Letter to My Mother

By Published On: August 21, 2022Categories: Musings0 Comments on Letter to My Mother

I read somewhere,’ Anyone can have a child and call themselves a parent. A real parent is someone who puts that child above their own selfish needs and wants.’

Isn’t that what a mother is all about? Isn’t that what a mother does all the time? Put her needs and wants on hold so that her children can get what they want.

A mother’s love is pure, selfless and unconditional. It is, as I say, “Just there.” Times may change, and life may move on, but a mother’s love and support are permanent and rock solid.

And because it is always there, it is a given, children tend to take that love for granted, firmly believing that it will always be there no matter what. Our childhood and youth are spent thinking that our mothers will always be there.

That is why we often do not value them as much as we should. When it comes to girls, most of them realise what it is to be a mother when they become mothers themselves and have to face all the challenges and struggles. Boys take time, and sometimes not before it is too late.

So therefore, my advice to all children, young and old, is don’t wait to tell your mothers how much you love them and what they mean to you. Do it now.

Today I am at a stage when I feel the void and miss my mother’s presence. There are so many things that I wish I had said to her but just couldn’t/didn’t. Now I have no way to tell her.

So, I am writing this letter to my mother in heaven to tell her what she meant to me. These are my special words for my mother.

My Dear Mom,

This is probably my first ever letter to you. I don’t think I ever wrote one while you were around. Maybe because since you were always there, words were not necessary. But today,  I feel the need to do this. Today as I sit down to pen my thoughts, there is so much that I have to say to you, so much that I should have said to you.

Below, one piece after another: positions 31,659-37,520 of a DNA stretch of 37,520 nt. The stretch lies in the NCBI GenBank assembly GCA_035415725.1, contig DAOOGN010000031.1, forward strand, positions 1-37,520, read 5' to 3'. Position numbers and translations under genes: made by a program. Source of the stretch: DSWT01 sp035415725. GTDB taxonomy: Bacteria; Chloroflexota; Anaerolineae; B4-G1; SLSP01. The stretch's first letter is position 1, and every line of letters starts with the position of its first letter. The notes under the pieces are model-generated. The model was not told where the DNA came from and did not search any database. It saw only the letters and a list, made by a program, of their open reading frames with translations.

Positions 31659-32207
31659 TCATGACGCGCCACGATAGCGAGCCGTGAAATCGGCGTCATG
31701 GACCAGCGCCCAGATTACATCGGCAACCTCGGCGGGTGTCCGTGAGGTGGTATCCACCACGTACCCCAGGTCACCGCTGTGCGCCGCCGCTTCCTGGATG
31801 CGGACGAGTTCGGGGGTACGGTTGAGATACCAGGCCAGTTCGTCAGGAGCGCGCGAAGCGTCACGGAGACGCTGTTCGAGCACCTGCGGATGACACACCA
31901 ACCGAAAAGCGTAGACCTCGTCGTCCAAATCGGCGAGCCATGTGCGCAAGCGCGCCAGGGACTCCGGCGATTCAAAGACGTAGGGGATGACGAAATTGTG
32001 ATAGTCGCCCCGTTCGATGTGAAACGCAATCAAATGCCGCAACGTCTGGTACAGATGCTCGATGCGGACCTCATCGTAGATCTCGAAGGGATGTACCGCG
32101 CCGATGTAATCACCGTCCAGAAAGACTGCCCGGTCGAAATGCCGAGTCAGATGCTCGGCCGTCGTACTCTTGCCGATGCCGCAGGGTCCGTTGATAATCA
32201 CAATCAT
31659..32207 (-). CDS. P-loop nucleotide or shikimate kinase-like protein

I regret not doing this earlier, and the regret gets magnified when I realise that you are not there to read my letter. Maybe I am doing this for myself. Having said that, I do realise that if I had attempted this when I was younger, I might not have been able to do it well. This clarity of thought, expression and realisation has come to me only with age.

At the outset, I want to thank you for being you, for raising me the way you did; sometimes with love, sometimes with anger,  sometimes by sacrificing and at other times with a reprimand or a warning. It is the combination of all these things that I have become what I am today. And I want to say that I love you, mom.

Today, as I reflect on my life, I feel I am a product of what you taught me and what I imbibed from you. It seems I picked up so much from your being there. So many of my expressions, phrases, and reactions are so you. In fact, I am constantly told by one and all that I have even started looking like you.

I think most parents and children don’t realise how much the children get influenced and inspired by their parents.

There are several things that I clearly remember that I learned from you. Something that you used to tell us all the time, which became a part of who we were and who we are today. Whenever faced with a difficult situation or a challenge, you always told us that nothing lasts forever. For you, fear was never an option. You were a brave woman who could never bow to any pressure. Clear in your thoughts; I remember how I used to get inspired when you used to tell us about the time you were living by yourself while teaching in a college. This was when girls were not even educated, let alone allowed to live and work in a different city. It was a hard choice, but you made it. Staying away from dad to continue to work was also a choice that you made. Of course, you had his full support.

I remember the days when our educational expenses were hitting the roof, but you decided that you would not compromise. As a family, we could cut down on other expenses, not education. That decision held us all in good stead.

Education is a big deal for me as well, and I admit that I get very judgemental when interacting with people who don’t meet my education standards.

Your handling of situations of crisis with that steely look in your eyes, that courage and determination are still fresh in my mind. I try and emulate all of this when faced with adversity. Your words that if good things don’t last, bad also can’t still ring in my ears. I think of you when I am down and out, and somehow all the courage, resilience and tenacity I need seep into me. I think of you and seem to stand taller and more confident. You used to tell us that one should never give up on one’s dreams and ambitions, and I have tried not to do that.